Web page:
In Wilson's paper *"The structure of the level surfaces of a Lyapunov function,"* he states in Corollary 1.3 that the level sets of a smooth Lyapunov function are diffeomorphic to a standard sphere. (The Lyapunov function is for a globally asymptotically stable equilibrium point for a flow on $\mathbb{R}^n$.)

To prove this for a Lyapunov function $V:\mathbb{R}^n\to \mathbb{R}$ and $c > 0 $, he uses the flow to show that there are diffeomorphisms $V^{-1}(c) \approx \mathbb{R}^n\setminus \{0\} \approx S^{n-1}\times \mathbb{R}$. Thus $V^{-1}(c)$ is a homotopy sphere, and since $c$ is a regular value of $V$ it follows from the generalized Poincaré conjecture in **Top** that $V^{-1}(c)$ is homeomorphic to a sphere.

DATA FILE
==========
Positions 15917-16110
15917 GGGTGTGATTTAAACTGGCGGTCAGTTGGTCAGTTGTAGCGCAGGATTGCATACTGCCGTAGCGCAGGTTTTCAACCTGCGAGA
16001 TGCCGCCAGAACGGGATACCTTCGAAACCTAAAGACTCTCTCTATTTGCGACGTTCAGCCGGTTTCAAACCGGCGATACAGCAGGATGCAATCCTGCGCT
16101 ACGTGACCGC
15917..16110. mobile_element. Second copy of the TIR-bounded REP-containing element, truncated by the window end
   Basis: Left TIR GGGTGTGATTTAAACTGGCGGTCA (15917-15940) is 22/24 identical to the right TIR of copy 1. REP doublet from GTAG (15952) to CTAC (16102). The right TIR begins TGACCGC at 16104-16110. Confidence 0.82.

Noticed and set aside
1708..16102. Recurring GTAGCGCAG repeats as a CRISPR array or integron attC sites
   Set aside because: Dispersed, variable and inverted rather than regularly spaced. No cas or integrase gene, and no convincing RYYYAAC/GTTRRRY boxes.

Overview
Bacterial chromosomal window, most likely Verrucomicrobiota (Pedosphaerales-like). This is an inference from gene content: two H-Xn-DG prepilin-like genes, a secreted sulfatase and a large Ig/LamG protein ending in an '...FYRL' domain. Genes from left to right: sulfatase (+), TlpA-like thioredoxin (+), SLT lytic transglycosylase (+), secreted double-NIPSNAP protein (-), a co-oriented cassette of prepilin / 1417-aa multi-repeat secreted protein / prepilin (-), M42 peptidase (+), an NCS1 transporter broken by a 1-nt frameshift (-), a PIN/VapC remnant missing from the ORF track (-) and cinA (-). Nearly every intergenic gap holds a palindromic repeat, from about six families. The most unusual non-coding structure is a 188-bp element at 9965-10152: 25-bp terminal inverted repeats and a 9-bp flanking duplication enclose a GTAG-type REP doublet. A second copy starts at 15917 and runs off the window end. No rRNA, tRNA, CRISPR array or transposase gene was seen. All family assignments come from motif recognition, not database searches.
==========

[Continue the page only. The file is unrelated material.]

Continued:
Wilson claims that $V^{-1}(c)$ is *diffeomorphic* to a sphere. Why is this true?

He also makes this comment on the third page: "Our spheres will always have the standard differentiable structure, since it is induced by the embedding in $\mathbb{R}^n$." But all exotic spheres also embed into some $\mathbb{R}^N$ by Whitney's theorem -- so I am not sure what Wilson means. Could this be due to the fact that $V^{-1}(c) \subset \mathbb{R}^n$ is codimension-1?